Peres greets new Japanese ambassador in Hebrew

Envoys from South Korea, Myanmar, Macedonia and Paraguay present their credentials.

By
December 14, 2011 23:31
4 minute read.
Shimon Peres and new ambassador

Peres 311. (photo credit: Mark Nieman)

Notwithstanding the absence of royalty, there was a great deal of bowing in Jerusalem on Wednesday.

Three of the five new ambassadors who presented credentials to President Shimon Peres at his official residence came from Asian countries – South Korea, Myanmar and Japan. The other two were from Macedonia and Paraguay.

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It is customary in Asian countries to bow in greeting. In some places, this is just a forward tilt of the head. In others it is a slight forward leaning of the upper torso, and in still others it is a full bow, bending the body almost in half.

All three were in evidence at the traditional post-ceremony gathering at the King David Hotel, where the new envoys met Knesset members, business world representatives, government officials and colleagues from other embassies.

Also in attendance were members of all five embassies as well as honorary consuls-general. The event was marked by a rapid exchange of business cards.

Korea’s Kim Il Soo and Peres discussed the president’s visit to Korea in June 2010, which the Korean ambassador said had improved relations and smoothed the path for the celebration of the 50th anniversary of diplomatic ties between Korea and Israel, occurring in 2012. He said his predecessor, Young Sam Ma, had impressed upon him that he was going to a very important nation and must do his best to improve cooperation.

“I’m very lucky to serve in this country, where a statesman like you is president,” Kim told Peres.

Kim said he had twice visited Israel out of a sense of curiosity and love, but never imagined he would one day be an ambassador. He observed that both Korea and Israel are development and democracy success stories, and remarked that his embassy is located in “Israel’s Silicon Valley,” much of which is situated in the Herzliya Pituah industrial zone.

Peres invited Korean President Lee Myung-bak to attend Facing Tomorrow, the fourth Israeli Presidential Conference. It will open in Jerusalem on June 19, with a focus on life sciences, primarily brain research.

Myanmar, when it was still called Burma, was the first Southeast Asian country to establish diplomatic relations with Israel. Both countries gained independence from British rule in 1948 and their founding prime ministers, U Nu and David Ben- Gurion, corresponded with each other and paid state visits to each other’s countries.

Peres noted that he had visited Burma three times, and spoke of the agricultural assistance that Israel had provided to Burma and of how Israel had helped build up Burma’s army. Peres spoke fondly of the famous television debate on Buddhism between U Nu and Ben-Gurion in 1961. Israel’s founding prime minister also spent 16 days in a Burmese Buddhist monastery during this visit.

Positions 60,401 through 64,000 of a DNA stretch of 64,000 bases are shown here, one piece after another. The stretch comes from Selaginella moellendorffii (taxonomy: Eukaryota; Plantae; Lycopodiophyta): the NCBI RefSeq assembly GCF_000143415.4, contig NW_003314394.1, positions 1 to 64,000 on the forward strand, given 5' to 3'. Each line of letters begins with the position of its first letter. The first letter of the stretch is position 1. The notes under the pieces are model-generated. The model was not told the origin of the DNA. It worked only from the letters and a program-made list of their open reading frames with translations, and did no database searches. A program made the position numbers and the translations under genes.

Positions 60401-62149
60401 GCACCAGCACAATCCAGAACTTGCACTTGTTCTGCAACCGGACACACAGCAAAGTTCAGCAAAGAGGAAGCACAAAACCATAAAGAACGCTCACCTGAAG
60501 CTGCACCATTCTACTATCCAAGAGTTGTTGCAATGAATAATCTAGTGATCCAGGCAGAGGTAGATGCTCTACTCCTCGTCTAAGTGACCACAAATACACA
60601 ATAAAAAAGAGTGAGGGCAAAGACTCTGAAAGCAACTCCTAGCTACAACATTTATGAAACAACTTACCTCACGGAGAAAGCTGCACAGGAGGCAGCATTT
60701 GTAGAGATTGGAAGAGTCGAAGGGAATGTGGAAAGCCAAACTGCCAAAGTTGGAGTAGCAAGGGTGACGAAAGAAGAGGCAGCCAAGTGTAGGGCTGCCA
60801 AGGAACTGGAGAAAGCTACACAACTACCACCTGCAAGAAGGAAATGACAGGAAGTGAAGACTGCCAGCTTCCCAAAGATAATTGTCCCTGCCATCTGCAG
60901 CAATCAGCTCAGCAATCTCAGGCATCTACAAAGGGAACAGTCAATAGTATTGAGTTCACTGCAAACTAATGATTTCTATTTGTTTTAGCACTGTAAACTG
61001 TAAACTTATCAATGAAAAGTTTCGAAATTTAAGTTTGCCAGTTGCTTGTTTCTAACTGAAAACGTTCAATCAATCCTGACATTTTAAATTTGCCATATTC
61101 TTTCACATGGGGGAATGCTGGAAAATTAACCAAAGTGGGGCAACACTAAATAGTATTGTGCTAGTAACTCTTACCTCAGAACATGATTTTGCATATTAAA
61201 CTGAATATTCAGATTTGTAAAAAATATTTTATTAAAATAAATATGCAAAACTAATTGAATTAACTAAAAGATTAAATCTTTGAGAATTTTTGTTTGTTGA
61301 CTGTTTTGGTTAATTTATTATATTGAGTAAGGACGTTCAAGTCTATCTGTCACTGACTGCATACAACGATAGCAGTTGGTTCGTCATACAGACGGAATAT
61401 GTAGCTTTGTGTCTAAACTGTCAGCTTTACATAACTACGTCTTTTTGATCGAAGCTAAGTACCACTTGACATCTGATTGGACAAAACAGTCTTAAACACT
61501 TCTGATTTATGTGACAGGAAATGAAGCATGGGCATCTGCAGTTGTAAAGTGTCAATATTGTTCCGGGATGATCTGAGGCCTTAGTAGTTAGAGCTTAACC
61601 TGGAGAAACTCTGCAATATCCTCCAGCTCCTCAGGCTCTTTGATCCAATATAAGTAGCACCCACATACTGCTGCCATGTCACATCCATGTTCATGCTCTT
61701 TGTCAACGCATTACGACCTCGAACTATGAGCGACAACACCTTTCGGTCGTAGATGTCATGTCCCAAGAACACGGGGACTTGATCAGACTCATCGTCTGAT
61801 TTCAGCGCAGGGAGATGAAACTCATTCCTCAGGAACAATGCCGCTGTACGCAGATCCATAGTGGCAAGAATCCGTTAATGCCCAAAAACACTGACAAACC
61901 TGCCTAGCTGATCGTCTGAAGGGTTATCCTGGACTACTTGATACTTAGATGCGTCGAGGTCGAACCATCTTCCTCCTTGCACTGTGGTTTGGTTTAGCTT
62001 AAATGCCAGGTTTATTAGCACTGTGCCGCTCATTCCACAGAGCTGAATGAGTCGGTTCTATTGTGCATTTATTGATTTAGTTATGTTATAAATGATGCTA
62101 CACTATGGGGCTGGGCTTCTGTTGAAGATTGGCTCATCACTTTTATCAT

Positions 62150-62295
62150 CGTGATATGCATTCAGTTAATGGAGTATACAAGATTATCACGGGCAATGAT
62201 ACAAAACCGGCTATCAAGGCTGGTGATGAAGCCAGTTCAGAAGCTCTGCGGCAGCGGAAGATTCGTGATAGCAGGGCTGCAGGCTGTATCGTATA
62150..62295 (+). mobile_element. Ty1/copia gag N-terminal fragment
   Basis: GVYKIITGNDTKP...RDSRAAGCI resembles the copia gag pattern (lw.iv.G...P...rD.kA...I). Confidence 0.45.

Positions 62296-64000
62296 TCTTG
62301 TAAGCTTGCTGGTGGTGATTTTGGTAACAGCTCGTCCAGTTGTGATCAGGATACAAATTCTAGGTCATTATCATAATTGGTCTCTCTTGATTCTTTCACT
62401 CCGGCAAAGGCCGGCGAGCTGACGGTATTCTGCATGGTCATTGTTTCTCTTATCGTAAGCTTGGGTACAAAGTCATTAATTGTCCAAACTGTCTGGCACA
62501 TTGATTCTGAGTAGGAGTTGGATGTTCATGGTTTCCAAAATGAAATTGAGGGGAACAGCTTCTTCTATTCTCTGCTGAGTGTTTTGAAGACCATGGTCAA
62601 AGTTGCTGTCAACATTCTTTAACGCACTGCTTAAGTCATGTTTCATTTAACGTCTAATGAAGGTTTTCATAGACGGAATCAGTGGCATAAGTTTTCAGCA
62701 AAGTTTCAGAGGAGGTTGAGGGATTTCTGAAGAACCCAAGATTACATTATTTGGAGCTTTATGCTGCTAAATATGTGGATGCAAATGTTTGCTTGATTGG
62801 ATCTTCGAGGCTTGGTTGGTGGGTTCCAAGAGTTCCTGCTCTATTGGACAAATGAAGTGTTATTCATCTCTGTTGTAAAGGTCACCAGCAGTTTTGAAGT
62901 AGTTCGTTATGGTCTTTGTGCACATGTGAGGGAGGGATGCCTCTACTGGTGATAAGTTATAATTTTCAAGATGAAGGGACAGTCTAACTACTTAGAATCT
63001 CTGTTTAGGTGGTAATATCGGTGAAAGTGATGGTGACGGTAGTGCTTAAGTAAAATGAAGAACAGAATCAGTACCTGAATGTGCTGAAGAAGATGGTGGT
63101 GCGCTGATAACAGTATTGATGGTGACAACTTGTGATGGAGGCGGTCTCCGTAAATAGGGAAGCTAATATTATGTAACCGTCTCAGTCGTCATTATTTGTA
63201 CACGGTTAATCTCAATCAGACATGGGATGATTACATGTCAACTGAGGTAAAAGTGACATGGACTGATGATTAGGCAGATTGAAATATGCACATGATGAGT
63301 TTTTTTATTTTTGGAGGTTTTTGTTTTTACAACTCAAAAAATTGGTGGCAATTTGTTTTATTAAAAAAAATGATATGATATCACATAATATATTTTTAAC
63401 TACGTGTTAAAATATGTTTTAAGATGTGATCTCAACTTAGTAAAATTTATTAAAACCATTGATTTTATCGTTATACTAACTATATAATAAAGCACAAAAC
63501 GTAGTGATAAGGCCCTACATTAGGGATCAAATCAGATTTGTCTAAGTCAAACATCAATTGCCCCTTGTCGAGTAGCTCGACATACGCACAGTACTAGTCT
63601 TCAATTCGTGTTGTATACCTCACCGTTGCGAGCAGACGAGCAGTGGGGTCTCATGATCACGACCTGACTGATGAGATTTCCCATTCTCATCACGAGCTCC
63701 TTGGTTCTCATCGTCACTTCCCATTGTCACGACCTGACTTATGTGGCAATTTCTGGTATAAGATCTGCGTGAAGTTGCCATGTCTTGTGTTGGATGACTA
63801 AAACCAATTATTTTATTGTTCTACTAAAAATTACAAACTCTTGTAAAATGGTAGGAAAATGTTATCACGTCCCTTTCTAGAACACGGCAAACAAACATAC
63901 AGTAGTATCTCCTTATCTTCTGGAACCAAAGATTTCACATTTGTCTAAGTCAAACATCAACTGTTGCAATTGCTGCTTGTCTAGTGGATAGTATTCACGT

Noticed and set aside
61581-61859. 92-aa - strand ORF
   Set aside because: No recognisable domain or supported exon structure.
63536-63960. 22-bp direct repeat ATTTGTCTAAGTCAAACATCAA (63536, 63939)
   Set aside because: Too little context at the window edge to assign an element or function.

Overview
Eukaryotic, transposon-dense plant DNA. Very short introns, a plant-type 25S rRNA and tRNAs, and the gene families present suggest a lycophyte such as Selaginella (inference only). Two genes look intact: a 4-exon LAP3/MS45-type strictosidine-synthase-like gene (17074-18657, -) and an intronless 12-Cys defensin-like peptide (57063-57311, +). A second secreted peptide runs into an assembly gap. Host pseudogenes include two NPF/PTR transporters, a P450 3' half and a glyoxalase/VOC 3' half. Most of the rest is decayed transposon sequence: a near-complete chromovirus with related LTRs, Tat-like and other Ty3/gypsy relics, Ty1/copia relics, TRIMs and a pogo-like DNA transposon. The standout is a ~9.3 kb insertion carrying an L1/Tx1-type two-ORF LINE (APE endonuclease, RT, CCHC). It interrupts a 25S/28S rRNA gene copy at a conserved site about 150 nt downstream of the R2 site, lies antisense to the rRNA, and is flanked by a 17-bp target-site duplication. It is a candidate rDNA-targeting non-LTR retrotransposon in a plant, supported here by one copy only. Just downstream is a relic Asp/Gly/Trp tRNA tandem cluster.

Peres was nonplussed after accepting the credentials of Japanese Ambassador Hideo Sato, who addressed him in fluent, flawless Hebrew and correctly pronounced the letter “resh,” which many Japanese find difficult. Sato first came to Israel in 1977 as a student at Jerusalem’s Hebrew University, and subsequently joined his country’s Foreign Ministry, which sent him to Israel on three separate postings.

Turning to Foreign Ministry representatives, Peres, who routinely conducts his diplomatic tete-a-tetes in English, asked, “So do we do this in Hebrew or English?” The decision was to use Hebrew.

The president noted the March 2011 earthquake and tsunami – which resulted in almost 16,000 deaths – as an example of Japan’s fortitude in the face of disaster. Sato thanked Israel for sending in emergency medical teams to treat survivors.

Sato told Peres of Japan’s plans to build a solar energy plant in Jericho that will benefit not only the Palestinians who live there, but also Israelis and the Jordanian people.

Macedonia is a new player in Israel’s diplomatic circuit, having opened its embassy in Ramat Gan in 2008. Macedonia’s new ambassador Petar Javonovski is in Israel for the first time. Javonovski came bearing an invitation from President Gjorge Ivanov for Peres to visit Macedonia.

Ivanov has been to Israel twice – both times to participate in Facing Tomorrow conferences – and intends to come again this June.

The Macedonian Government opened a Holocaust Memorial Center in March of this year, Javonovski said.

Of the 8,000 Jews who lived in Macedonia at the outbreak of the war, 7,500 were murdered; most were rounded up by the Germans and deported to the death camps.

Peres and Javonovski agreed that political relations between their countries were good. In addition to the president, high-level Macedonian visitors to Israel have included the prime minister, foreign minister and other senior government officials.

Paraguay has not had a resident ambassador in Israel for some years. Ambassador Ana Marta Baiardi flew in from Rome for a three-day visit, during which she presented her credentials.

He commented that Paraguay had stood by Israel many times during difficult situations in international forums, and emphasized that without the support of the Latin American countries, the crucial United Nations vote in November 1947 that approved the creation of the State of Israel might have had a different outcome.


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